Honoring Our ILCA Community: An Interview with Roberta Graham de Escobedo

Roberta Interview

Everything that we accomplish at the International Lactation Consultant Association® (ILCA®) is the result of your support. From your membership to your participation in educational offerings to your volunteer time, your engagement with ILCA is what makes your organization able to impact worldwide health through skilled breastfeeding support. At Lactation Matters, we would like to take a moment to honor some of the truly exceptional volunteers who have dedicated countless hours to ILCA and the profession. Today, we are honoring Roberta Graham de Escobedo, BA, IBCLC, FILCA, for her many years of service to our community. We interviewed her so you could learn more about her amazing work.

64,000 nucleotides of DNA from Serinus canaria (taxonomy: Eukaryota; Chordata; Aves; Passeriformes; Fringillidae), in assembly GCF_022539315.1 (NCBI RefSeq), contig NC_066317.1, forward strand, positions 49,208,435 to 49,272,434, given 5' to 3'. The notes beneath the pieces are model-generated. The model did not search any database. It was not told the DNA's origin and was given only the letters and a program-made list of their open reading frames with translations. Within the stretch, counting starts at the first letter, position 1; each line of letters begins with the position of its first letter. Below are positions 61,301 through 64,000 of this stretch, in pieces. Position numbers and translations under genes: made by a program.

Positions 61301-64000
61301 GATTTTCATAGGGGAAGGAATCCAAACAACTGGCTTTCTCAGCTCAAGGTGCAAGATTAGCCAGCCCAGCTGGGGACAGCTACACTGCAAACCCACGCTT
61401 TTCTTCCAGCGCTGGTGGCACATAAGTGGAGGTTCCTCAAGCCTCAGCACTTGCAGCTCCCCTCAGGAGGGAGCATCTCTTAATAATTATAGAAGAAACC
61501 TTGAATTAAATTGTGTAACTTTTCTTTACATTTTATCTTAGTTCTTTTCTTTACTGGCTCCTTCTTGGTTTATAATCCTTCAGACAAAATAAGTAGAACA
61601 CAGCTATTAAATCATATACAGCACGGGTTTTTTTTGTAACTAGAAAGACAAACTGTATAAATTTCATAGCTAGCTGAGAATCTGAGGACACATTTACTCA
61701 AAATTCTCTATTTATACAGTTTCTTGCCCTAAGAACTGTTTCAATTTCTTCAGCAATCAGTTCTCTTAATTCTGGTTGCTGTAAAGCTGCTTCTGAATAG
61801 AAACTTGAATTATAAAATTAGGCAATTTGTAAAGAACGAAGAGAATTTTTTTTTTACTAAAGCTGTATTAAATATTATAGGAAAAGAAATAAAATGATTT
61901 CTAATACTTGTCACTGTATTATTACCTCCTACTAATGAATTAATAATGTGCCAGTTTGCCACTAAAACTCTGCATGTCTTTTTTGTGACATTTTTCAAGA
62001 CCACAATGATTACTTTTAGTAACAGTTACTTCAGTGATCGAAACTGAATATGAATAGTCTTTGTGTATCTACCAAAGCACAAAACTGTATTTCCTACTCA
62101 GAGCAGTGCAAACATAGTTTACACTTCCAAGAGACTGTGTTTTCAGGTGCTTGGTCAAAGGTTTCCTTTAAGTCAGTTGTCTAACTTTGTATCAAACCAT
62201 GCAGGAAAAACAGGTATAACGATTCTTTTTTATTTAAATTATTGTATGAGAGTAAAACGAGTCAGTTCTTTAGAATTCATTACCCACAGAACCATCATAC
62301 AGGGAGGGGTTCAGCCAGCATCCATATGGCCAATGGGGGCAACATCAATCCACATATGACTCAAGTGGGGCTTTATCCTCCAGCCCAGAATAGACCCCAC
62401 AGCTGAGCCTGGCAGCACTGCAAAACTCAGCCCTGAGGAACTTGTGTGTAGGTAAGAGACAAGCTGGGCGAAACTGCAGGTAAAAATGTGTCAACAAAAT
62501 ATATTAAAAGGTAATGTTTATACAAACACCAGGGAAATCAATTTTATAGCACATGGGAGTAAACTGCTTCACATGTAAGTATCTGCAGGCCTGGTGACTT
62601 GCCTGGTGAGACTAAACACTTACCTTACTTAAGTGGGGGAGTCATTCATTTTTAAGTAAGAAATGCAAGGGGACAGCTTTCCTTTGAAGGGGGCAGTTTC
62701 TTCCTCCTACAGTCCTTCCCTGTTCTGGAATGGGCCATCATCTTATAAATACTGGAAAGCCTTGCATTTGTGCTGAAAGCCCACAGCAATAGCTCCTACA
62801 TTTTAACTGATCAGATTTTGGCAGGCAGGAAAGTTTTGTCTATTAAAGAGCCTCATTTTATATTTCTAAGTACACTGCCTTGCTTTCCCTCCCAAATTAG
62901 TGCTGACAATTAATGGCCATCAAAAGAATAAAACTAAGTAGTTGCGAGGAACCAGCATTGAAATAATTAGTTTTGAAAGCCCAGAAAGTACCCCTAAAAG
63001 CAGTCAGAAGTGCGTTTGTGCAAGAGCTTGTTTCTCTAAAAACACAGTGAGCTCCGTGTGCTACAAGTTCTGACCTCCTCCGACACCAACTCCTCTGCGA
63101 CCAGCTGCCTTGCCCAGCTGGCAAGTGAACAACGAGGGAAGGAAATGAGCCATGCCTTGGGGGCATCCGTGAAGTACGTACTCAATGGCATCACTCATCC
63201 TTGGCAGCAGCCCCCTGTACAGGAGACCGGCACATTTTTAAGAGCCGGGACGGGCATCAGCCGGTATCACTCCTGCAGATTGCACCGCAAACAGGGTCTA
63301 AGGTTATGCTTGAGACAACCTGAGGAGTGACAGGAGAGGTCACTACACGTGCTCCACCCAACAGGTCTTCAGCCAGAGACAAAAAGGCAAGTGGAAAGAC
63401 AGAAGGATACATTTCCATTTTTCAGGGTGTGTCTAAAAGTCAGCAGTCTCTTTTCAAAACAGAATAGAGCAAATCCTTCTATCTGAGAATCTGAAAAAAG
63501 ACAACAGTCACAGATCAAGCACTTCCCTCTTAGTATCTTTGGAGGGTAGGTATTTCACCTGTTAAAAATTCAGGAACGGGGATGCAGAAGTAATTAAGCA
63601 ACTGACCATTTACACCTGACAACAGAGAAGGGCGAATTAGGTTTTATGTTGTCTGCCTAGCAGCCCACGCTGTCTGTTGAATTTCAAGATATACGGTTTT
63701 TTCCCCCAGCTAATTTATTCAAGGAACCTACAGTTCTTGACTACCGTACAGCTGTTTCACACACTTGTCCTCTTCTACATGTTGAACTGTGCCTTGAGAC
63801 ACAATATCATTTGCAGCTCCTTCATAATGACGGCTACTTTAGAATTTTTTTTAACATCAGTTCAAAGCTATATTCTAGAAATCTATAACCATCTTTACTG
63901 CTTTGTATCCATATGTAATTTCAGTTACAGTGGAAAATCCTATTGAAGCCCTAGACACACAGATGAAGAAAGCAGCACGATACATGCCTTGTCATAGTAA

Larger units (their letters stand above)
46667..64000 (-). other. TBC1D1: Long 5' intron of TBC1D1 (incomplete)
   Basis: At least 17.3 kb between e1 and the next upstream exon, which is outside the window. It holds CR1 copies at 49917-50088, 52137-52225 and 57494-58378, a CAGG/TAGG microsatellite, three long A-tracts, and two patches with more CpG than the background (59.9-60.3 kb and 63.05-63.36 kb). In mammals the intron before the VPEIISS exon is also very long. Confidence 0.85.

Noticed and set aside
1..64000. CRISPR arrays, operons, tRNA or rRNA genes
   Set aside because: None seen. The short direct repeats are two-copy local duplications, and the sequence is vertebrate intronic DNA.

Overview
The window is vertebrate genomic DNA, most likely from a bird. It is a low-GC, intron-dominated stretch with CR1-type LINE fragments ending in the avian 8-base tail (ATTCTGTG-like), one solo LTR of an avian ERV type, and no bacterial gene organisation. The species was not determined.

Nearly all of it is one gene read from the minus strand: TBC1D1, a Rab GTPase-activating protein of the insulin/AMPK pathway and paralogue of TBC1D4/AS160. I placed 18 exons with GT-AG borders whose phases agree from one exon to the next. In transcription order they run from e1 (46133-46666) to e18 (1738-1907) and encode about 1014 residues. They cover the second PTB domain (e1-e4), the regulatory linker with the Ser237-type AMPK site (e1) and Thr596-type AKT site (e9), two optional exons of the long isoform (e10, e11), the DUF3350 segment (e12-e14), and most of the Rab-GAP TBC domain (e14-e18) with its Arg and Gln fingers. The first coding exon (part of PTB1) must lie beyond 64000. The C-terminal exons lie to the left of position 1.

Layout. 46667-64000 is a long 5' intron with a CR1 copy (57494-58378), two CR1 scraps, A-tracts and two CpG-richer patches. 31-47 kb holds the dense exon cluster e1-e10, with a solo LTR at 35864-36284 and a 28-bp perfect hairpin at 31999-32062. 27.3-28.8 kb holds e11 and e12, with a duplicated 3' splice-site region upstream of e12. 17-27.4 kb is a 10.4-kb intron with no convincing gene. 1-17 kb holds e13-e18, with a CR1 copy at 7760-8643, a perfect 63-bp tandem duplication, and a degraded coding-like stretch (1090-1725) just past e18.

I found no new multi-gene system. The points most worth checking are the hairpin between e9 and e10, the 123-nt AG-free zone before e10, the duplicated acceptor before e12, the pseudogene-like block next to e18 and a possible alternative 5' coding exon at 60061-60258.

Lactation Matters (LM): Roberta, you have lived in Mexico for many years. Tell us about how you came to Mexico and the state of breastfeeding in your country today.

Roberta Graham de Escobedo (RGdE): I live and work in the million+ capital city of Merida, on the Yucatan Peninsula, surrounded by Mayan ruins and people who still speak the Mayan language. I am the lone IBCLC® [International Board Certified Lactation Consultant®].

I am originally from the Chicago area. When I was 20, I spent six months in Mexico enrolled at a Mexican university, working on my Spanish-language skills and doing community service for my faith. On a visit to Merida, Yucatan, I met a charming young nineteen-year-old fellow named Alfonso. As the saying goes, “the rest is history.” We have two grown children and one grandson.